6/57. Developmental absence of the premolar teeth: dental management.

    A boy aged 11 years presented with dental pain, several carious teeth and a localized area of acute necrotizing ulcerative gingivitis (ANUG). Developmental absence of the premolar teeth was notable and additional anomalies included mid-facial hypoplasia, mandibular prognathism, transposed teeth and delayed exfoliation of the deciduous teeth. These abnormalities have significant oral, dental, orthodontic and orthognathic implications. ( info)

7/57. Oral pemphigoid masquerading as necrotizing ulcerative gingivitis in a child.

    BACKGROUND: Cicatricial pemphigoid (benign mucous membrane pemphigoid) is an autoimmune vesiculobullous disease that affects mucosal tissues of adults and rarely presents in children. Only 9 cases in the English literature have reported cicatricial pemphigoid in children, primarily as oral mucosal lesions. This paper presents a case of childhood cicatricial pemphigoid that clinically manifested as necrotizing ulcerative gingivitis (NUG). methods: A 9-year-old girl presented with gingival bleeding and discomfort for 2 weeks. NUG was suspected and the patient was treated with antibiotics and an oral hygiene regimen. When the condition did not improve after repeated treatment trials, routine hematoxylin and eosin (H&E) and direct immunofluorescence examinations were performed. RESULTS: Microscopic examination of H&E stained sections showed a non-specific ulceration with chronic inflammation. Direct immunofluorescence studies of peri-lesional tissue showed linear deposition of C3 at the basement membrane zone that was consistent with a diagnosis of cicatricial pemphigoid. CONCLUSION: Cicatricial pemphigoid is an autoimmune ulcerative condition that is rarely seen in children. Immunofluorescence studies are essential to differentiate this condition from other ulcerative oral lesions. ( info)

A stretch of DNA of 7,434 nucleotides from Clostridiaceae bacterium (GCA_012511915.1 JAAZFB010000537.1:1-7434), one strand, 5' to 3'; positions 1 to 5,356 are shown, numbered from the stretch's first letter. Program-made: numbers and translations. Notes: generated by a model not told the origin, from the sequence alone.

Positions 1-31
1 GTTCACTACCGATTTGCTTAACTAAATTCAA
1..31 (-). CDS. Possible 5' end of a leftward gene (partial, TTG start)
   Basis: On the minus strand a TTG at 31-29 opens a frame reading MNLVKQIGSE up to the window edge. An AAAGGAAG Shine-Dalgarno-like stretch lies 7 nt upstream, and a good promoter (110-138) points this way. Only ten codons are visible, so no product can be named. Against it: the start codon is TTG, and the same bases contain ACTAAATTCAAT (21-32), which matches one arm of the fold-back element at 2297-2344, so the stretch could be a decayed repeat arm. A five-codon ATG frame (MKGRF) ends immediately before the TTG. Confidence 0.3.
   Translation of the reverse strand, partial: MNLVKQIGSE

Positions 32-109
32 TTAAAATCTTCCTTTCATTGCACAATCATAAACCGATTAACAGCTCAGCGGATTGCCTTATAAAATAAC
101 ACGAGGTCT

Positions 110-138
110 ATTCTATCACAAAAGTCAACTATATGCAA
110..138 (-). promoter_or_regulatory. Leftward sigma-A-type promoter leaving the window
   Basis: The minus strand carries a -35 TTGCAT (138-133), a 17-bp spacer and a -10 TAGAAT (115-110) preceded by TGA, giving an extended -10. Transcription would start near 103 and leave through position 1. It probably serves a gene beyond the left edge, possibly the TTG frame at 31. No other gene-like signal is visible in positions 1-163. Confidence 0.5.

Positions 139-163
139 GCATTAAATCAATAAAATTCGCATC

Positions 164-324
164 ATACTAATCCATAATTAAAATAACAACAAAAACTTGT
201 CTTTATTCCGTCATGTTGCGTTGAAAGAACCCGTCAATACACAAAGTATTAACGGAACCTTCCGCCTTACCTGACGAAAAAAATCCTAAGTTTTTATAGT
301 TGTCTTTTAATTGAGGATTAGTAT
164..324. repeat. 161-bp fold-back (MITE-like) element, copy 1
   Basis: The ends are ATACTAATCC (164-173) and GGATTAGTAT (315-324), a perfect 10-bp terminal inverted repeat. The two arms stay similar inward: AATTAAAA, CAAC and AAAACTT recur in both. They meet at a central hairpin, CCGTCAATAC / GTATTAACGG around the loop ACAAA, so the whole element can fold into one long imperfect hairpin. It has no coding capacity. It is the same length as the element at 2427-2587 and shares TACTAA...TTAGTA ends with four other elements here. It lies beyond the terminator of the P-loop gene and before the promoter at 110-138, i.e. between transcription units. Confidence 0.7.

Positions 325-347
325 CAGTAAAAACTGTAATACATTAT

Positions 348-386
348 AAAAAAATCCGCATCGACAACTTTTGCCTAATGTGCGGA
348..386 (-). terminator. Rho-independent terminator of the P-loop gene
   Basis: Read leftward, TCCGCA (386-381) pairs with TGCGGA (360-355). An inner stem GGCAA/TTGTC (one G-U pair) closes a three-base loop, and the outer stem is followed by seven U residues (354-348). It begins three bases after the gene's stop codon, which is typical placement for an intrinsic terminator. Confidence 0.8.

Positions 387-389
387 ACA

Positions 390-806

8/57. The risks of oral-genital contact: a case report.

    Our practice of dentistry allows us the opportunity to educate our patients about the many health risks that can affect the oral cavity. Certain behaviors have the potential for serious risk to dentists and staff as well as patients and their partners. This case report details the diagnosis, treatment, and discussion of oral gonococcal infection and the need for heightened awareness among the dental population. ( info)

9/57. The diagnosis of referred orofacial dental pain.

    Every patient's description of the location of pain must be treated with caution. In order to arrive at a diagnosis of pain a logical method should be employed. This consists of the history and clinical examination including pulp tests and radiographs. Where the patient complains of pain on hot or cold, an attempt should be made to reproduce the patient's pain to check on the accuracy of its description and to aid in localisation. patients frequently refer pain to previously endodontically-treated teeth. These may not be the cause of the problem. In order to facilitate the process of diagnosis the following hypothesis has been advanced. A tooth can only be the source of pain if there are objective signs associated with that tooth. Lack of response to pulp tests constitutes such a sign, provided the tooth has not previously been endodontically treated. If, however, such treatment has taken place, (regardless of whether this was well or poorly executed), a further objective sign other than lack of vitality is required before such a tooth can be implicated as the source of pain. The guidelines suggested are illustrated by means of clinical examples. ( info)

10/57. Fatal necrotizing stomatitis due to trichoderma longibrachiatum in a neutropenic patient with malignant lymphoma: a case report.

    Primary invasive mold infection of the oral cavity is a rare but serious complication in immunocompromised hosts. We report a case of fatal trichoderma longibrachiatum stomatitis in a 66-year-old female patient with malignant lymphoma. The infection rapidly disseminated from the oral mucosa to the lungs during neutropenia. Despite intensive antifungal therapy with amphotericin b and itraconazole, there was a fatal progression of the condition. While trichoderma species have been recognized to be pathogenic in profoundly immunosuppressed hosts, this is the first report of the primary oral focus causing a fatal infection. ( info)